I shall turn quickly to some of the points which the hon. Gentleman has made. I reject his statement that the BBC film proved that the solemn undertakings given by my right. hon. Friend were worthless. I also reject his suggestion that the House would not have taken the decision that it did had it not been for certain evidence or facts of which it was unaware. It must be recognised that no British Government can accept responsibility for breaches of the law of a foreign country. We shall do everything possible to see that only fit animals are exported. That is why they are examined in lairages. Furthermore, we shall see that every effort is made to ensure that the authorities know of movements of animals and have advance knowledge of their destination.

We are aware of the international agreement on the movement of animals, but we cannot be held responsible for individuals in France or in any other country who have contravened the law. We have already heard that certain individuals are being prosecuted by the French authorities. I saw the film, which I thought was impressive. It was not impartial, but that is not to say that I criticise the film on that score. It set out to achieve an objective, and it did so effectively.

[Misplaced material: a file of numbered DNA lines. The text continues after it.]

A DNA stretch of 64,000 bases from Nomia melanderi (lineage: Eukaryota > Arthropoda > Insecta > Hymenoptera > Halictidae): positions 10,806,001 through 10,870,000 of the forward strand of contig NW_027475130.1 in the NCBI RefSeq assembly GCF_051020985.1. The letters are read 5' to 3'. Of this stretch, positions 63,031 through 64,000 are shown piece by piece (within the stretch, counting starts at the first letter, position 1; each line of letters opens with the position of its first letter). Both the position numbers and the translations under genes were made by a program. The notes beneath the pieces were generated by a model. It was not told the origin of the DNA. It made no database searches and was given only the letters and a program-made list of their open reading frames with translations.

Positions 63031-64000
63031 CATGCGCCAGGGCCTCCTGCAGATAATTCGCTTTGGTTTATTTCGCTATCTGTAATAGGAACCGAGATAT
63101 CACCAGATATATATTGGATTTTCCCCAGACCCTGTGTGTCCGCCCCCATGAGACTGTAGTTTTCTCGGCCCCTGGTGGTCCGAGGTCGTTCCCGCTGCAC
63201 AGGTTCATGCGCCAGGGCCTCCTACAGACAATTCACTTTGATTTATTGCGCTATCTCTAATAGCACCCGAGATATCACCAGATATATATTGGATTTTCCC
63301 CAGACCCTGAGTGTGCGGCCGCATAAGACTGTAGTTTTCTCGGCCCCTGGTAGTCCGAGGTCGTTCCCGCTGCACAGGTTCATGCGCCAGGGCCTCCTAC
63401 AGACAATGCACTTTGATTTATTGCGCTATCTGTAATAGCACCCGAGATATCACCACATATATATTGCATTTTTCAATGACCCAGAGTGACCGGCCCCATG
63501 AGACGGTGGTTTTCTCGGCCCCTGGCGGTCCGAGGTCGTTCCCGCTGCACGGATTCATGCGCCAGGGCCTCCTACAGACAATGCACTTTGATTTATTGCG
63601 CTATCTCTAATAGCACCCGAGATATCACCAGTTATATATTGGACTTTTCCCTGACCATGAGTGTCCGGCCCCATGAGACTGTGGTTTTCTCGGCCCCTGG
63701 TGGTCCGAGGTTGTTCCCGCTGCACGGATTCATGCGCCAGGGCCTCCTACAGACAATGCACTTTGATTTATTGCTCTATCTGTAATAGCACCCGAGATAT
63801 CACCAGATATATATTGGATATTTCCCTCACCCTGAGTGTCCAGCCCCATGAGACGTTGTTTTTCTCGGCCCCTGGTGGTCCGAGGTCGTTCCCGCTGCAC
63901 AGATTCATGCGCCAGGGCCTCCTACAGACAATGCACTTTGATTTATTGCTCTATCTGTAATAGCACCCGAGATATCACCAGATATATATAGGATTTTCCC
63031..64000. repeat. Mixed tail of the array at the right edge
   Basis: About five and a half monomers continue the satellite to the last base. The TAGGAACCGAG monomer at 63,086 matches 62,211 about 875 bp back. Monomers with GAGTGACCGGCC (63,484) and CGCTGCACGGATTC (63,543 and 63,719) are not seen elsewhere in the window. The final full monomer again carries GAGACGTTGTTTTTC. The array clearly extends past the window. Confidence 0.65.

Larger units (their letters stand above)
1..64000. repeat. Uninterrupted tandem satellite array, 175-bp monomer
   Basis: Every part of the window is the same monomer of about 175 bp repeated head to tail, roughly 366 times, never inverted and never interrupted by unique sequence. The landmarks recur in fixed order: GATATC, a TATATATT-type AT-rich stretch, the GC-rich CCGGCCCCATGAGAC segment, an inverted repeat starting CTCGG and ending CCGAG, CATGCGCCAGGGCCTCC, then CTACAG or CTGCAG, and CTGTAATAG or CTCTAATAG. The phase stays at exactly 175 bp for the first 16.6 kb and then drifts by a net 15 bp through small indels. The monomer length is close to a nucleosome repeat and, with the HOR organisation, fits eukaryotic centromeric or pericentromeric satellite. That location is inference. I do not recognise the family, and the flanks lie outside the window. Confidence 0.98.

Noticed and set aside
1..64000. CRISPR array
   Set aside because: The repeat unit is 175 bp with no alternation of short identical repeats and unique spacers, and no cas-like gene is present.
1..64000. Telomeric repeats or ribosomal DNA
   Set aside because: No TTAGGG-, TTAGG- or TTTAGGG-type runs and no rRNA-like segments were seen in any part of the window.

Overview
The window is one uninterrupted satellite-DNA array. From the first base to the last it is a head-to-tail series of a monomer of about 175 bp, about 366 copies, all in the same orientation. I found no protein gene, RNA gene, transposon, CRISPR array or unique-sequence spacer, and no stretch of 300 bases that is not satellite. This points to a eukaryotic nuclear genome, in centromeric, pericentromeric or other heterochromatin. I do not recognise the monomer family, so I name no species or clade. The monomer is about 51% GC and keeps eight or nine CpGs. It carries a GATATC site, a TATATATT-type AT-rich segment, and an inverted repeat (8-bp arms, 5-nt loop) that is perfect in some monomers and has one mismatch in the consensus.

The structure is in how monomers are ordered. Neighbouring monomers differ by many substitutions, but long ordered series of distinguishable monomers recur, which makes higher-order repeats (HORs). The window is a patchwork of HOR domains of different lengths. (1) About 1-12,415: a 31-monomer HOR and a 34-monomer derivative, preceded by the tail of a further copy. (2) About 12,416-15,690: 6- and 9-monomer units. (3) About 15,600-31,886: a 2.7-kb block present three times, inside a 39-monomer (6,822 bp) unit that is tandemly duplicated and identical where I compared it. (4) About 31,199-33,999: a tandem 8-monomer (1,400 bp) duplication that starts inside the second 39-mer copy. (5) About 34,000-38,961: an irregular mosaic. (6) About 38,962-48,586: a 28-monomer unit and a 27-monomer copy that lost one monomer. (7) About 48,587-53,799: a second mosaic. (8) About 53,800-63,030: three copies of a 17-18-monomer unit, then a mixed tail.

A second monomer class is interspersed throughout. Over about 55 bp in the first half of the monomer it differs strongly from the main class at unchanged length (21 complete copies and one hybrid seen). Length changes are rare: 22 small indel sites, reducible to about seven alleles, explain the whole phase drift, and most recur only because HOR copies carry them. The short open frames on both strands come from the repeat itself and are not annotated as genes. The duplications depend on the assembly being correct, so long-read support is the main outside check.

My hon. Friend the Member for Mitcham and Morden argued that there was not a free vote when the matter was decided. I was under the impression that it was a free vote, but perhaps members of the Government felt inhibited on that occasion. However, I cannot accept—and I do not think my hon. Friend argued on these lines—that anything my right hon. Friend said on that occasion has been in any way nullified or shown to be untrue on the basis of subsequent events.

Mr. Douglas-Mann

It is incapable of achievement.

Mr. Strang